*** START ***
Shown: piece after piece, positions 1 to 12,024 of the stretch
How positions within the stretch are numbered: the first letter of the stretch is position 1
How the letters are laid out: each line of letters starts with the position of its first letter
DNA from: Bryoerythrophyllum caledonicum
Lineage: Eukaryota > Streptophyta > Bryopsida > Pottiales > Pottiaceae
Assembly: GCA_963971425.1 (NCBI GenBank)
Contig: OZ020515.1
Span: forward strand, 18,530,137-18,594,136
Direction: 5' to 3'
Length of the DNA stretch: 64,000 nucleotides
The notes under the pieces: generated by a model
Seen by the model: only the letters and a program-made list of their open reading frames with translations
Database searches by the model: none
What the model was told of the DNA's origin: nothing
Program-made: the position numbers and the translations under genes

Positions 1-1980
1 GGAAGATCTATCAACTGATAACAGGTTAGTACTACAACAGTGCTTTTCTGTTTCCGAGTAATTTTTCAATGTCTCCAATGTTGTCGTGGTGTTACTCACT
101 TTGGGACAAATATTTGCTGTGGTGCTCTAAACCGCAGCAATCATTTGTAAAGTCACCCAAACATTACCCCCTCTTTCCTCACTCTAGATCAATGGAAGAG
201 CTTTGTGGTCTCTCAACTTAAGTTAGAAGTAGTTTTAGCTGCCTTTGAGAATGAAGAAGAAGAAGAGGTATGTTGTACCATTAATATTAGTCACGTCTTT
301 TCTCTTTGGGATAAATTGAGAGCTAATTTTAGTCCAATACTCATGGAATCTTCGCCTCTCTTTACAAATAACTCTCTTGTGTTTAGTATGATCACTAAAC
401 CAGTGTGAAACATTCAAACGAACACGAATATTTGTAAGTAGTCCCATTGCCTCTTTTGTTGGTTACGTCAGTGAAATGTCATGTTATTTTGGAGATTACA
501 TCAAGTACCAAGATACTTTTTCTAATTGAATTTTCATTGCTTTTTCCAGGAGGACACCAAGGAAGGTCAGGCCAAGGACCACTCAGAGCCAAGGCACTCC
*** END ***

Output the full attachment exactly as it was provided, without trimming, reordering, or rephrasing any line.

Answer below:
Shown: piece after piece, positions 1 to 12,024 of the stretch
How positions within the stretch are numbered: the first letter of the stretch is position 1
How the letters are laid out: each line of letters starts with the position of its first letter
DNA from: Bryoerythrophyllum caledonicum
Lineage: Eukaryota > Streptophyta > Bryopsida > Pottiales > Pottiaceae
Assembly: GCA_963971425.1 (NCBI GenBank)
Contig: OZ020515.1
Span: forward strand, 18,530,137-18,594,136
Direction: 5' to 3'
Length of the DNA stretch: 64,000 nucleotides
The notes under the pieces: generated by a model
Seen by the model: only the letters and a program-made list of their open reading frames with translations
Database searches by the model: none
What the model was told of the DNA's origin: nothing
Program-made: the position numbers and the translations under genes

Positions 1-1980
1 GGAAGATCTATCAACTGATAACAGGTTAGTACTACAACAGTGCTTTTCTGTTTCCGAGTAATTTTTCAATGTCTCCAATGTTGTCGTGGTGTTACTCACT
101 TTGGGACAAATATTTGCTGTGGTGCTCTAAACCGCAGCAATCATTTGTAAAGTCACCCAAACATTACCCCCTCTTTCCTCACTCTAGATCAATGGAAGAG
201 CTTTGTGGTCTCTCAACTTAAGTTAGAAGTAGTTTTAGCTGCCTTTGAGAATGAAGAAGAAGAAGAGGTATGTTGTACCATTAATATTAGTCACGTCTTT
301 TCTCTTTGGGATAAATTGAGAGCTAATTTTAGTCCAATACTCATGGAATCTTCGCCTCTCTTTACAAATAACTCTCTTGTGTTTAGTATGATCACTAAAC
401 CAGTGTGAAACATTCAAACGAACACGAATATTTGTAAGTAGTCCCATTGCCTCTTTTGTTGGTTACGTCAGTGAAATGTCATGTTATTTTGGAGATTACA
501 TCAAGTACCAAGATACTTTTTCTAATTGAATTTTCATTGCTTTTTCCAGGAGGACACCAAGGAAGGTCAGGCCAAGGACCACTCAGAGCCAAGGCACTCC